XOR drawing mode is so 1980's, but I need it!

I am trying to draw into an Image using XOR mode. Jules once commented, “yeeuch… xor is so 1980s!”.

Yes. Exactly! I am trying to resurrect an old experimental music language from the 1980’s and it used XOR mode graphics to do rubber-banding. I am trying to keep as true as I can to the original language, warts and all. XOR has a certain nasty look that cannot easily be recreated using other means. In these days when people are slobbering over vintage analog synths and vinyl records, I hope you will understand. :wink:

Quartz has an XOR mode that can be set using:

  CGContextSetBlendMode(self.graphicsContext.graphicsPort, kCGBlendModeExclusion);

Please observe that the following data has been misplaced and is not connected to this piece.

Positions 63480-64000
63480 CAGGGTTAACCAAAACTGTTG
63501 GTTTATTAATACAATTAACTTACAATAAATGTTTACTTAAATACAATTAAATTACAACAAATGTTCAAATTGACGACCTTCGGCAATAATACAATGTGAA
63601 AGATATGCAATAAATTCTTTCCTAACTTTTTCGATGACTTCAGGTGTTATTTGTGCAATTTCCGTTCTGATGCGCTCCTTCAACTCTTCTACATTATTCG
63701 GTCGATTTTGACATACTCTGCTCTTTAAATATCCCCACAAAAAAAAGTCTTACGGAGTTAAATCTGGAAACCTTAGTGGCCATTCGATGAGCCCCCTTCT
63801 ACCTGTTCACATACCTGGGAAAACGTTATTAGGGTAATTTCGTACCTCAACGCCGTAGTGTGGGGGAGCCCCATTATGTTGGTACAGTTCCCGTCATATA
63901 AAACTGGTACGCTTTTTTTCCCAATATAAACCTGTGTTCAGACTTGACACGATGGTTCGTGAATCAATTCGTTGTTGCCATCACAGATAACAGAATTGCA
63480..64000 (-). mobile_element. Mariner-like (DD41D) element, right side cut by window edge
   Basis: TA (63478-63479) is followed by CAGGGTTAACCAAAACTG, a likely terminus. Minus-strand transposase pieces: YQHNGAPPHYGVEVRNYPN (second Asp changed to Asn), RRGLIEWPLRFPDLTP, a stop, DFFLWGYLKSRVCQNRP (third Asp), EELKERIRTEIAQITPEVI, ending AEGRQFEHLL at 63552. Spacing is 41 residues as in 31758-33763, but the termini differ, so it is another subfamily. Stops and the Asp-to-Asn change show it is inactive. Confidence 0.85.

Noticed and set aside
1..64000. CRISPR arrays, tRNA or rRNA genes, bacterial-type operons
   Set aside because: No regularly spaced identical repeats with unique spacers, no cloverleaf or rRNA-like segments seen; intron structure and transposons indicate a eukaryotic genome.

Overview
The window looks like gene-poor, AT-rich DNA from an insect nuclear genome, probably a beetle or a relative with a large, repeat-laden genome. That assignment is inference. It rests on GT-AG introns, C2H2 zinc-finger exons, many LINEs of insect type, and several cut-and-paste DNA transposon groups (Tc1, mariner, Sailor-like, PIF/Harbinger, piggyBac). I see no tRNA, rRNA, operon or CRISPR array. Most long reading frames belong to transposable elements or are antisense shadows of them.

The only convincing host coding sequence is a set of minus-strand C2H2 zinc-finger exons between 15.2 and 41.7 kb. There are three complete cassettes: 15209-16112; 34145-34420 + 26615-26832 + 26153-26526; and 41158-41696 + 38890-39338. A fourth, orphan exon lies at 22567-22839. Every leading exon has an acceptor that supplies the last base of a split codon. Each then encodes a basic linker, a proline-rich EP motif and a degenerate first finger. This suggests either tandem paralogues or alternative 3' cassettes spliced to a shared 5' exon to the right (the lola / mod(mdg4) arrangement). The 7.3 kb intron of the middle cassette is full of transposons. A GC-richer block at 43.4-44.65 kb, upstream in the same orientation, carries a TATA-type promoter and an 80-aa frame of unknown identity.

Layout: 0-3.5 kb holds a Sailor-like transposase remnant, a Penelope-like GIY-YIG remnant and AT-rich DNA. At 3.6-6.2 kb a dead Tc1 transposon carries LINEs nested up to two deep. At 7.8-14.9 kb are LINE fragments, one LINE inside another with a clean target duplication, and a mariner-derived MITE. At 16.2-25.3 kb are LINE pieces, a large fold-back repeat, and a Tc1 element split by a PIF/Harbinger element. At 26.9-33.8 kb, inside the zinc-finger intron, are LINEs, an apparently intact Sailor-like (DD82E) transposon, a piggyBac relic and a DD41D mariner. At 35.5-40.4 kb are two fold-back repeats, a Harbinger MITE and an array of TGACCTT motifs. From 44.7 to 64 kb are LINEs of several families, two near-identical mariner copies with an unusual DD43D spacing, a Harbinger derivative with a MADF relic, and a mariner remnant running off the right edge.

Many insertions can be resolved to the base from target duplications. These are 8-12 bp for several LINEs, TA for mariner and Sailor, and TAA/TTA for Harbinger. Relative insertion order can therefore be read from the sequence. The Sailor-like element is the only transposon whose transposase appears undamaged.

I believe that should work for B/W or coloured pixels.

Is there a way to do XOR mode drawing in JUCE, or to access the underlying Mac object and turn on kCGBlendModeExclusion?

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I have happy childhood memories of using XOR to make game sprites move around the screen on my Sinclair QL, but haven’t really thought much about it since!

Because we have so many types of graphics context, and they’re all very different, we’ve never attempted to add a way of letting you pull out the underlying native context handle, so I think doing that would involve a bit of hackery.

The pattern we often use to provide public access to very platform-specific under-the-hood native stuff is like e.g. VST3PluginFormat::setStateFromVSTPresetFile() where we have a static method that takes a base-class pointer and internally dynamic_casts it to see if it’s the right derived type, then does some shenanigans on it to perform whatever operation you need. So I’d have no objection to something like e.g. static void* CoreGraphicsContext::getNativeHandle (LowLevelGraphicsContext&); If you want to hack something like that in there, we’d probably be fine with the idea of adding it to the library :slight_smile: